This decade was the one that was supposed to usher in the era when bits and bytes would replace tons and barrels as the measure of what an economy does. The information economy would eclipse the economy of blast furnaces and railcars.

The allure of such an economy is that it was said to be less resource intense, less driven by the high-amplitude economic cycles of the industrial economy, and more driven by the need for and efficient use of information, something that is always in demand. It turned out not to be so. The tech bust of the early part of this decade highlighted the vulnerability of the so-called information economy to cyclical forces and also the reliance of that economy on the more substantial physical economy.

We mistake the lightness of electrons and the vaporous nature of the information that rides on them for the lightness of the entire economy behind them. Every person who works in the so-called information sector of the economy must be housed, clothed, schooled, provided transportation, provisioned with household goods, given opportunities for entertainment and recreation, supplied with a wide array of public services, and…well, you get the idea. And, much of the manufacturing economy which previously provided employment in the United States and other industrialized nations has simply shifted to China and other low-cost locales. As it turns out, one of the main tasks of the information economy is to direct and manage the resulting global logistical system, a system that continues to bear down with its ever increasing weight on the landscape and the environment.

Howard Odum, the great pioneer in understanding energy flows in nature and society, understood that information, far from being a feathery presence in society, is actually its most resource- and energy-intensive output except for the natural process of species formation.

To read the chart below one must know that Odum turned all measurements into equivalent calories of solar energy which he dubbed solar emcalories. Concentration of emcalories leads to their greater and greater usefulness to human society. Diffuse sunlight on a field only warms a person for as long as the sun shines. But the energy concentrated in field crops can be stored until needed for food or fuel. Such is the role of what Odum calls transformities, that is, the transformation of previously concentrated energy into more concentrated, more energy-intense forms. Transforming fossil fuels into electricity is another example.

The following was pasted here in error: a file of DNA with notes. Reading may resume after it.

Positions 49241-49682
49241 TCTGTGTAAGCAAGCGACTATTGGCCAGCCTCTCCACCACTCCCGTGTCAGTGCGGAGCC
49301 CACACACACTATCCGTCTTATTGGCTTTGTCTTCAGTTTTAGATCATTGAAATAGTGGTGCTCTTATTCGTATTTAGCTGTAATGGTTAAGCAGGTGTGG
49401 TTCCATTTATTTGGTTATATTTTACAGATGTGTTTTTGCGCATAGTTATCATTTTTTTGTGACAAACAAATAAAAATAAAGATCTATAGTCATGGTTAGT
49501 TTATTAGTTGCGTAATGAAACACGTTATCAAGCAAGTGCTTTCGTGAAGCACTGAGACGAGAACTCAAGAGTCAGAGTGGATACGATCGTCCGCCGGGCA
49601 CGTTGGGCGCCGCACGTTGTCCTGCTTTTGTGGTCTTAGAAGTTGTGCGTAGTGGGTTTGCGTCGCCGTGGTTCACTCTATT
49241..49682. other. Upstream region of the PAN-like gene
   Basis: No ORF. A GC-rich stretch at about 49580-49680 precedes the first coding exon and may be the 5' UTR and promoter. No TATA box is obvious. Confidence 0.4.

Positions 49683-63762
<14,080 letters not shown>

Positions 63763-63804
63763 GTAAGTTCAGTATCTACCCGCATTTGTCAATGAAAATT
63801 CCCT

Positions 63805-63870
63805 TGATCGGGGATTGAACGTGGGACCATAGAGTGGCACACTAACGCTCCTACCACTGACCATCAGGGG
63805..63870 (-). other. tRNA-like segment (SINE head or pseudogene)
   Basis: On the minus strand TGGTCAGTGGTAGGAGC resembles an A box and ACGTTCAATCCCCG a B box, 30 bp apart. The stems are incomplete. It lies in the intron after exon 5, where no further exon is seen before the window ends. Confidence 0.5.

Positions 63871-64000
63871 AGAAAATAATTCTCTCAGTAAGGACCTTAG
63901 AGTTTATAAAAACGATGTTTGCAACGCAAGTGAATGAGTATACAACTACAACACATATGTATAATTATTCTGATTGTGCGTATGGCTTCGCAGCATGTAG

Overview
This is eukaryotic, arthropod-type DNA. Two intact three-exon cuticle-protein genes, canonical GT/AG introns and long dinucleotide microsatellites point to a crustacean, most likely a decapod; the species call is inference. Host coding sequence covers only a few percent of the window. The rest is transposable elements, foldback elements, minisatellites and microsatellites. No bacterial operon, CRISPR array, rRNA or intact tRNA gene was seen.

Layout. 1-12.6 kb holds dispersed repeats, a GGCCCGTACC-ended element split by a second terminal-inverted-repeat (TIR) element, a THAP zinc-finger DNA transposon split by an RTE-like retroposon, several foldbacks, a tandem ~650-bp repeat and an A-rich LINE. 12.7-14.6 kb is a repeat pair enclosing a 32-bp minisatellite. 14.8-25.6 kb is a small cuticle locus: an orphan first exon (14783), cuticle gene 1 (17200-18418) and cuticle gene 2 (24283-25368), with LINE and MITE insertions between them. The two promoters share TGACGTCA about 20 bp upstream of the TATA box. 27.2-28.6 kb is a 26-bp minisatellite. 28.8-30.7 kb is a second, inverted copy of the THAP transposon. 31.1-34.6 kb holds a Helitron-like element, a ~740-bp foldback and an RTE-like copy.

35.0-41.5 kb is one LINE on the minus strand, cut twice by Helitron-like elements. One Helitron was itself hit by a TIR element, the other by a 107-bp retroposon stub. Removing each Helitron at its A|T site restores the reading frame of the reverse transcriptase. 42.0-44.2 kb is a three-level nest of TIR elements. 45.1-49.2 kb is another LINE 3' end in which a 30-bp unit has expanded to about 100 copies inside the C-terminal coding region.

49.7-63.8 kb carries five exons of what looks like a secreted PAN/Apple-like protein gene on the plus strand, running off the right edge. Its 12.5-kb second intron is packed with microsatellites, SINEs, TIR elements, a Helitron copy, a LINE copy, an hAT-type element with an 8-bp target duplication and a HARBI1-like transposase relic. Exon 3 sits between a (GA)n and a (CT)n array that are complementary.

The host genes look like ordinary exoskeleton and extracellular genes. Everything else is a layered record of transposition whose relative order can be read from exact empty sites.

Adapted from “A Prosperous Way Down” by Howard T. Odum and Elisabeth C. Odum


Solar Emcalories Needed Per Calorie Produced

Sunlight energy
Wind energy
Organic matter, wood, soil
Potential of elevated rainwater
Chemical energy of rainwater
Mechanical energy
Large river energy
Fossil fuels
Electric power
Protein foods
Human services
1 X 1011
Species Formation
1 X 1015

Odum is not trying to discount the usefulness of information. In fact, energy embodied in the various products of nature and of human societies generally becomes more useful, the more concentrated it gets. Energy that is more concentrated is more easily transported and used. And, energy which becomes the above-mentioned weightless information may be the most potent of all. It was Archimedes who said, “Give me where to stand, and I will move the earth.” He was, of course, talking about the power of the lever to move things. The key element, however, is a piece of information, namely, where to stand.

Far from being costless or weightless or light on resource use, information comes to us at very great expense. Today, we talk about the vast volume of information that is being produced. But is this the case? Aren’t we really talking about the vast quantity of copies of information flowing through the information system? Aren’t we also talking about the vast quantity of gossip that moves through that system? As anyone who sifts through the information on the Internet on a regular basis knows, a good piece of solid, actionable information is not always easy to find. In proportion to the chatter and clutter on the Internet, there simply isn’t that much good information. Perhaps one reason is that genuinely useful new information is so very hard to produce.

The idea that ours is an new age when people first began to grasp the importance of information is patent nonsense. When someone tells you that we are moving into an information society, you can retort that we have always been an information society: information about how the forest works and where one might find food, about how to grow crops and which ones grow best, about how to cut and stack stone upon stone to make buildings that will last for the ages, about how to float vessels on water, about nearly everything human societies value past and present. We are now copying and disseminating what information we have on a grander scale and at a faster pace than ever before. And, we certainly have a lot information about how to make the earth, the sky, and the sea give us whatever we want. In truth, much of the modern “information revolution” is nothing more than this.

What we are lacking is the widespread understanding of how to live within the limits prescribed by the planet. Putting to rest the idea that so-called information-based industries somehow have a negligible impact on the biosphere might be a good first step in focusing us on the kind of information that we will need to become partners with nature rather than its adversaries.